Chris - Because it's triggering diarrhoea I presume it's so easy for it to spread because it's making people go to the toilet a lot. Every time they go to the loo they're shedding more of these tiny spores into the environment and that makes it very hard to treat.
Sani - Absolutely. Patients with diarrhoea can excrete as much as up to a million bacteria per gram of faeces. It can be quite profuse, really.
Chris - Once you've got the spores coming out into say, a hospital ward or a toilet how do you get rid of them?
Sani - Predominantly by good cleaning, really. The spores themselves are quite hardy organisms. We know that they respond - they are quite sensitive to chlorine-based products. Using alcohol, for instance - alcohol gel - in hospitals wouldn't get rid of the spores.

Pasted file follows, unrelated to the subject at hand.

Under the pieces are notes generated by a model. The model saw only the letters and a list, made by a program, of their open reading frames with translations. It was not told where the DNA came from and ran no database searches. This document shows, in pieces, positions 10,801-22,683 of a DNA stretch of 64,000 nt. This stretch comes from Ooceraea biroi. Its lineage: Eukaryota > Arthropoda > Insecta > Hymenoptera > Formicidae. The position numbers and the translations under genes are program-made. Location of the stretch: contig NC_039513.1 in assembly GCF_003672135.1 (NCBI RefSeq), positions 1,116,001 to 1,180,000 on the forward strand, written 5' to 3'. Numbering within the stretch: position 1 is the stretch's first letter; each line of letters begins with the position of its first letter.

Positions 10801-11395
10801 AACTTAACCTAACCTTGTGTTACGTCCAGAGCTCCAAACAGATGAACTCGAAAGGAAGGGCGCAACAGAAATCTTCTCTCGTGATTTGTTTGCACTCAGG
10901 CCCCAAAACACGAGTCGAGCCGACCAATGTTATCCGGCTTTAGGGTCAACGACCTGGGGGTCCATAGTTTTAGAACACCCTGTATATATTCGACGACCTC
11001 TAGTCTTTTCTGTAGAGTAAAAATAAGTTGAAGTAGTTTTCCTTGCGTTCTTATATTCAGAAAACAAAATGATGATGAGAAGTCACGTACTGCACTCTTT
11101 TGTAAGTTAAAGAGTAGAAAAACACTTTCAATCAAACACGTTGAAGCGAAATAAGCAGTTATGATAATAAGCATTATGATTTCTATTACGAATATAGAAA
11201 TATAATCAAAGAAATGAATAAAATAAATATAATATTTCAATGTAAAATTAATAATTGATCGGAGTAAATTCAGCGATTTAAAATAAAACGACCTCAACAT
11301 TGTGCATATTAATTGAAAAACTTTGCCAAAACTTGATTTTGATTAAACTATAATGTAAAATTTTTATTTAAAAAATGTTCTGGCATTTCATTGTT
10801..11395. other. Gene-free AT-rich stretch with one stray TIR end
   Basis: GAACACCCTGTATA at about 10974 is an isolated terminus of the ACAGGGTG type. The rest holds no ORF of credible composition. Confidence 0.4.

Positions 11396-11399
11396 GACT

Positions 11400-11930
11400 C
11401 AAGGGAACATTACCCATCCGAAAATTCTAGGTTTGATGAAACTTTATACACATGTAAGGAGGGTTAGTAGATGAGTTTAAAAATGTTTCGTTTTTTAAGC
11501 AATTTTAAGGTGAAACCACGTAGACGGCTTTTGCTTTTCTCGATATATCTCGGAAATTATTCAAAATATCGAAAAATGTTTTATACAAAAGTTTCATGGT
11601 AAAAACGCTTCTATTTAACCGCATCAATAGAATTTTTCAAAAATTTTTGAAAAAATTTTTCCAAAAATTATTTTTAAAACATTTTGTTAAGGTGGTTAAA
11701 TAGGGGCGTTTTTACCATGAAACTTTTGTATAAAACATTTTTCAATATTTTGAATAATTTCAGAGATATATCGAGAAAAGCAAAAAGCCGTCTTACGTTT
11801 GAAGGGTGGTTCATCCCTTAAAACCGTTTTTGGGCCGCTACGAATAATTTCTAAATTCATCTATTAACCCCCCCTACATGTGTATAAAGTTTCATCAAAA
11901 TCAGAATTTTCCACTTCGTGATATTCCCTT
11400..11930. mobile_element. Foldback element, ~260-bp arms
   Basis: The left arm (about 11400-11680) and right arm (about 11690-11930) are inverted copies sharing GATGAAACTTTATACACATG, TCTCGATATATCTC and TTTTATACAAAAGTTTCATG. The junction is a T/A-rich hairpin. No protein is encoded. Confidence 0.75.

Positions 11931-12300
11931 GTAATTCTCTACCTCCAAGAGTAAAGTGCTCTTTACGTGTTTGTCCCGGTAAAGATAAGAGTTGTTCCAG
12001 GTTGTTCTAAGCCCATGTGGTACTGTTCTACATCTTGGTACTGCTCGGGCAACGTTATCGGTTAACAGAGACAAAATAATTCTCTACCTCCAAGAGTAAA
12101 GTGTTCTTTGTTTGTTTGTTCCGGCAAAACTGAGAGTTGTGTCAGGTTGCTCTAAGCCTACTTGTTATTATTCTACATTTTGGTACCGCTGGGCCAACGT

Chris - Why is it mainly old people who tend to suffer with this? Why is it people our age - I know that as a percentage of the population there's fewer of us lot in hospitals - but when you look at people in hospitals the proportion of old people getting C. diff is usually higher. Is that just because they're more vulnerable anyway?
Sani - Yes. As you get older your normal immune system really doesn't work that well. As a result it means when you acquire the organism, when you ingest the organism, as a young person your immune system will probably be able to keep the immune system at bay. At the same time we know about the concept of colonisation resistance. In other words you have bacteria in the large bowel that tend to protect you against acquiring the organism. As you get older this resistance isn't really as good as it should be.